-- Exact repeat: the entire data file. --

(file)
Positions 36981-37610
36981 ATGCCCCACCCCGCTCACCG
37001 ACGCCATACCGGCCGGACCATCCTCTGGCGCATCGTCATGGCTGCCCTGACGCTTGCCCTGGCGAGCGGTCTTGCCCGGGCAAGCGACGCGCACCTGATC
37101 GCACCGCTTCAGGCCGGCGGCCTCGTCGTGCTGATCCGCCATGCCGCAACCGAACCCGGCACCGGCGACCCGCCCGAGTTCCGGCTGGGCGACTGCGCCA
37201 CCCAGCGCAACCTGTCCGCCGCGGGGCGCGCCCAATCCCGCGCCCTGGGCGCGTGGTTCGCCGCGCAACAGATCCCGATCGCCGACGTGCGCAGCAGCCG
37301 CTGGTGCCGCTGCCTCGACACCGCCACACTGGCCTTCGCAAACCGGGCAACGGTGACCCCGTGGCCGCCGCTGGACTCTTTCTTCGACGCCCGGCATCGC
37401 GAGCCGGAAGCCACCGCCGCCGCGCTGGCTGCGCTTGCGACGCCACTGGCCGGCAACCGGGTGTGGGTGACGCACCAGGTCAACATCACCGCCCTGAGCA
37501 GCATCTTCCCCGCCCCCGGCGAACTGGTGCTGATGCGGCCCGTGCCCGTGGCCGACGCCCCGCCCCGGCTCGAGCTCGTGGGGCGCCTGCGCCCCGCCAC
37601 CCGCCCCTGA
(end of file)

Positions 36981-37610
36981 ATGCCCCACCCCGCTCACCG
37001 ACGCCATACCGGCCGGACCATCCTCTGGCGCATCGTCATGGCTGCCCTGACGCTTGCCCTGGCGAGCGGTCTTGCCCGGGCAAGCGACGCGCACCTGATC
37101 GCACCGCTTCAGGCCGGCGGCCTCGTCGTGCTGATCCGCCATGCCGCAACCGAACCCGGCACCGGCGACCCGCCCGAGTTCCGGCTGGGCGACTGCGCCA
37201 CCCAGCGCAACCTGTCCGCCGCGGGGCGCGCCCAATCCCGCGCCCTGGGCGCGTGGTTCGCCGCGCAACAGATCCCGATCGCCGACGTGCGCAGCAGCCG
37301 CTGGTGCCGCTGCCTCGACACCGCCACACTGGCCTTCGCAAACCGGGCAACGGTGACCCCGTGGCCGCCGCTGGACTCTTTCTTCGACGCCCGGCATCGC
37401 GAGCCGGAAGCCACCGCCGCCGCGCTGGCTGCGCTTGCGACGCCACTGGCCGGCAACCGGGTGTGGGTGACGCACCAGGTCAACATCACCGCCCTGAGCA
37501 GCATCTTCCCCGCCCCCGGCGAACTGGTGCTGATGCGGCCCGTGCCCGTGGCCGACGCCCCGCCCCGGCTCGAGCTCGTGGGGCGCCTGCGCCCCGCCAC
37601 CCGCCCCTGA